Class will out, as the old saying goes. And the class truth about this election has just come out in two recent reports.

In the Guardian last Friday Ian Jack reported on exactly how ruling class the leadership of the current ‘new’ Tory party really is.

More surprisingly a Sutton Trust analysis reported in the Press Gazette shows that the media are as, if not more, dominated by the social elite.

Jack’s report on the Tories listed the educational background of Dave ‘old Etonian’ Cameron’s fellow Tory leaders, and how Tory press statements try to hide the facts:

‘George Osborne (St Paul’s) was “born and educated in London”. The shadow secretary for Wales, Cherry Gillan (Cheltenham Ladies), was “educated at local schools [in Cardiff] until the age of 10”. Theresa Villiers (Francis Holland) simply “grew up in St John’s Wood before going on to university in Bristol”.

‘In a few cases childhoods seem too embarrassing to mention at all. Dominic Grieve (Westminster) starts life fully formed as a local councillor. All we’re told about the Etonian leader is that “before he became an MP, David worked in business and government”.’

Jack continued:

‘One thing becomes clear. When a secondary school isn’t named, that school is fee-paying. The hidden list is long – apart from those mentioned above, it includes Haileybury, Brentwood, Abingdon, Rugby, Radley, Wellington and King Edward’s in Birmingham. So far as I can tell, after flicking between the Conservative website and other sources, 18 out of a total of 32 shadow cabinet members went to private school, while 19 went on to university at Oxford (12) or Cambridge (7).’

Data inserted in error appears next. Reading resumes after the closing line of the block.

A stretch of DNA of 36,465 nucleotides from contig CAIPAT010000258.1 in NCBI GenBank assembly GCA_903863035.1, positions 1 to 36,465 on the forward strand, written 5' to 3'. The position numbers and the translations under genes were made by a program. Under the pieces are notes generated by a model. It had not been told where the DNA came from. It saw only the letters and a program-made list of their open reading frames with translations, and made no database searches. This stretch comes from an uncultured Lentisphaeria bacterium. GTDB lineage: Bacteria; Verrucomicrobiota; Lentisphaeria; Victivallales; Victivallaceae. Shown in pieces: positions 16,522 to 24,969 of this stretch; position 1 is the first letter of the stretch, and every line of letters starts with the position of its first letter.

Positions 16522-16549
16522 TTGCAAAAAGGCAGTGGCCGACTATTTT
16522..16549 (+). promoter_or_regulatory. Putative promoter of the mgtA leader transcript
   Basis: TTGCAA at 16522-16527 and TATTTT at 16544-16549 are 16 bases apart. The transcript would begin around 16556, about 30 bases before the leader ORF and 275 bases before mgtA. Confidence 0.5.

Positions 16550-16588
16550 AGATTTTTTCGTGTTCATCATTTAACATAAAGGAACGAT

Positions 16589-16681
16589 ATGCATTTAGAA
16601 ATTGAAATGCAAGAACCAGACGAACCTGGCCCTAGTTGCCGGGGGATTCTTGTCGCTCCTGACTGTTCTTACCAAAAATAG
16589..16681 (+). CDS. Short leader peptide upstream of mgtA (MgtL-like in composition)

The Sutton Trust reports that ‘Private education produces more than half of UK’s top journalists… more than half of the UK’s top 100 news and current affairs journalists were privately educated… 54 per cent of leading national newspaper editors, columnists, broadcast editors and news presenters went to school in the private sector. Private school pupils account for just 7 per cent of the school population.’

The report goes on to show that ‘33 per cent of the top 100 went to grammar schools, and 14 per cent attended comprehensive schools. Comprehensive schools currently educate almost 90 per cent of children.’

And things are getting worse not better: ‘The Trust claims journalism has become more private school-dominated over the past 20 years with the number of top journalists coming from the sector increasing by 5 per cent. In 1986, 49 per cent of the top 100 journalists were privately educated, while 44 per cent attended grammar schools and 6 per cent went to comprehensives.’

Among Oxbridge-educated national editors are Roger Alton, of The Observer, Lionel Barber, of the Financial Times, John Bryant, at the Daily Telegraph, Alan Rusbridger of The Guardian and Peter Wright of the Mail on Sunday.

Oxbridge educated broadcasters include Adam Boulton of Sky News, Channel 4’s Krishnan Guru-Murthy and the BBC’s David Dimbleby and Matt Frei. The BBC’s John Humphrys and ITV’s James Mates and Trevor McDonald did not go to university.

But its not just educational privilege that matters. Family nepotism works as well. The report found that: ‘Family ties remain a powerful force in the newsroom. There are countless examples of sons and daughters, brothers and sisters, partners and former partners who have followed in the footsteps of relatives in pursuing successful careers in journalism.’

So just remember when you see a Tory being interviewed by a leading journalist, they probably went to school together…or maybe they are related.

John Rees

John Rees is a writer, broadcaster and activist, and is one of the organisers of the People’s Assembly. His books include ‘The Algebra of Revolution’, ‘Imperialism and Resistance’, ‘Timelines, A Political History of the Modern World’, ‘The People Demand, A Short History of the Arab Revolutions’ (with Joseph Daher), ‘A People’s History of London’ (with Lindsey German) and The Leveller Revolution. He is co-founder of the Stop the War Coalition.